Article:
Re: [AMBER] Antechamber on regular nucleotides

From: <>
Date: Fri, 12 Jun 2015 06:38:48 +0000

In this case you would go with a fragment/residue based approach. You keep the parameters for those parts you already have and find parameters only for those bits you don't have yet. Have you looked into tutorial B5 already?

From: Mrinda Jones []
Sent: 12 June 2015 06:58
To: AMBER Mailing List
Subject: Re: [AMBER] Antechamber on regular nucleotides

Hi David,

To pacify your wondering hunger :-), I would like to mention I am doing
this to create modified nucleotide libraries. Every sugar ring of each
nucleotide of DNA which I am dealing with is modified. So, I was thinking
that calculating the partial charges of each nucleotide and then joining
them (using set head/ tail) to form a double helix will solve the problem.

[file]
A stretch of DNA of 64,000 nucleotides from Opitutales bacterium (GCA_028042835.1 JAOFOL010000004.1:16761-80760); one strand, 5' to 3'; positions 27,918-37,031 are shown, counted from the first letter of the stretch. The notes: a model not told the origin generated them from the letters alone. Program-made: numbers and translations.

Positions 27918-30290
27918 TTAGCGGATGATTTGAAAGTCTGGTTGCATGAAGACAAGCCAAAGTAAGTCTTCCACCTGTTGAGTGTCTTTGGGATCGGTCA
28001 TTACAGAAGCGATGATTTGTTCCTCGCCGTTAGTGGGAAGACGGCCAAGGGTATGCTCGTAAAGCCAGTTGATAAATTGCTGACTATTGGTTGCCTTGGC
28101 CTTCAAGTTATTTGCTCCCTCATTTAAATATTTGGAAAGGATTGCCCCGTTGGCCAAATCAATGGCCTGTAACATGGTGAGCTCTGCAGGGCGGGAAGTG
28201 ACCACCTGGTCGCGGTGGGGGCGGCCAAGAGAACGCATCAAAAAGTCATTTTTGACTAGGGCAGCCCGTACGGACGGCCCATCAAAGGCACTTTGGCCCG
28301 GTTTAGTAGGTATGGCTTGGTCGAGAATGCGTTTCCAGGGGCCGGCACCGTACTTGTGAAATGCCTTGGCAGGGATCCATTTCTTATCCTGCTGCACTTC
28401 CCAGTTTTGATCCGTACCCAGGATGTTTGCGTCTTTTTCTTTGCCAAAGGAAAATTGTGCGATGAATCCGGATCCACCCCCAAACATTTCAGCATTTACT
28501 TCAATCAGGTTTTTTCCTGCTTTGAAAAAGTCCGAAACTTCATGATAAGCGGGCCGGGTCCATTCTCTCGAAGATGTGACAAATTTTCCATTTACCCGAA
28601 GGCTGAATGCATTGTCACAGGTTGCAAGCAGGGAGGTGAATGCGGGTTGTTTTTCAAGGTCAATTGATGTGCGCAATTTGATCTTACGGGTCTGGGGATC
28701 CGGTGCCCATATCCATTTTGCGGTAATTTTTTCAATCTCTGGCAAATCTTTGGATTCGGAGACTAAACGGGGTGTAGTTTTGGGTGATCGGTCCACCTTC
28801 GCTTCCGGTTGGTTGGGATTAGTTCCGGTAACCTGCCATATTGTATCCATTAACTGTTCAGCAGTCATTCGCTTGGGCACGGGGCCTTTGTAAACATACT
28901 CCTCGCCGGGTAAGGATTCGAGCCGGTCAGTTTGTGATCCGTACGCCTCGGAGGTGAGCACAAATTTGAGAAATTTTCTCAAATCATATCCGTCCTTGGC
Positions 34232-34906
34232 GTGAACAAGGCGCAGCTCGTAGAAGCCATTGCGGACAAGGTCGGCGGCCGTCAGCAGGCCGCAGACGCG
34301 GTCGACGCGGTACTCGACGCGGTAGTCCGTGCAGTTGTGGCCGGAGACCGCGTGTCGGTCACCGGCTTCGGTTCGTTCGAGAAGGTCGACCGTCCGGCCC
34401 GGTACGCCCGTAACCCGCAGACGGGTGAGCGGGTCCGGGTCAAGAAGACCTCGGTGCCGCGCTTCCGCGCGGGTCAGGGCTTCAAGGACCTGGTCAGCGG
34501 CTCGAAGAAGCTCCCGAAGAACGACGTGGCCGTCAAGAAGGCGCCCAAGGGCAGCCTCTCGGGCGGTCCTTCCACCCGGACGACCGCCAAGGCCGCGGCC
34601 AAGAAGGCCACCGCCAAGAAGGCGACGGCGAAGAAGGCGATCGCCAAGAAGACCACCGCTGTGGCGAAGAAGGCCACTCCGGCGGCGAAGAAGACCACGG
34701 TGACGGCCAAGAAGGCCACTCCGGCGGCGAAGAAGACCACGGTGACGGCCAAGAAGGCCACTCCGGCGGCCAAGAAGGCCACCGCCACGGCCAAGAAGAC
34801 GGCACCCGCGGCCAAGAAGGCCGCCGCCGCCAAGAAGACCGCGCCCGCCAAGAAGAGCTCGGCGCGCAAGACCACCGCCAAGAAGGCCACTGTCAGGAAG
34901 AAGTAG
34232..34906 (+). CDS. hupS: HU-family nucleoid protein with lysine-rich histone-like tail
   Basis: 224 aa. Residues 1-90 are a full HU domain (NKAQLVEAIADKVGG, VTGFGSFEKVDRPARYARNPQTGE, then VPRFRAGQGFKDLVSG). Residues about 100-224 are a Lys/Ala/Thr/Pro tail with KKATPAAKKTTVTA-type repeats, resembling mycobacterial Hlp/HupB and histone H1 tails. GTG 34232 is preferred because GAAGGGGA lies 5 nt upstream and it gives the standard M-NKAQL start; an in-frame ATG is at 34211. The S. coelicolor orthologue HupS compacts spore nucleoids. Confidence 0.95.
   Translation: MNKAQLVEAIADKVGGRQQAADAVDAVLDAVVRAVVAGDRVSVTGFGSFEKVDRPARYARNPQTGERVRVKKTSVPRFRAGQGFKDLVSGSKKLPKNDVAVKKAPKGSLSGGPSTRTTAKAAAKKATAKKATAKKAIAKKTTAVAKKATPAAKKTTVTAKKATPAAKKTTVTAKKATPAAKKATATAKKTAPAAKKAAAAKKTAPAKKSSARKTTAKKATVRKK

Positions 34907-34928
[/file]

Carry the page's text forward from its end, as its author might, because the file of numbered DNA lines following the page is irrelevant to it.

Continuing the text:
Is this approach right? If yes, then Is it fine to calculate partial charge
of fragments i.e. DA DT DC DG as per amber library or I have to calculate
partial charges after making them complete molecule rather than taking them
as a fragment?


On Thu, Jun 11, 2015 at 7:38 PM, David A Case <>

> On Thu, Jun 11, 2015, Mrinda Jones wrote:
> > I am trying to prepare prepin files for regular nucleotides (i.e. DA DT
> DG
> > DC) with the use of command:
> > antechamber -i DX.pdb -fi pdb -o DX.prepin -fo prepi -c bcc -j 4 -at
> amber
> > -nc -1
> >
> >
> > I got required pdb files from tleap as :
> > >savepdb DA DA.pdb
> This won't work: the "DA" unit is not a complete molecule (rather, it is
> a fragment that is intended to be included in a oligonucleotide.) But
> antechamber wants its input PDB file to represent a complete, separate
> molecule.
> If you want to see how to run antechamber on polymer fragments, see
> tutorial
> B5.
> I can't end without wondering why you want to do this in the first place.
> The
> standard Amber libraries for nucleotides have been highly tweaked and
> extensively tested, and will be much better than the default force field
> that
> antechamber would be able to generate. Remember that antechamber (and
> are useful in generating an approximate force field if you don't already
> have
> something better; but that is not the case for nucleotides.
> ....dac
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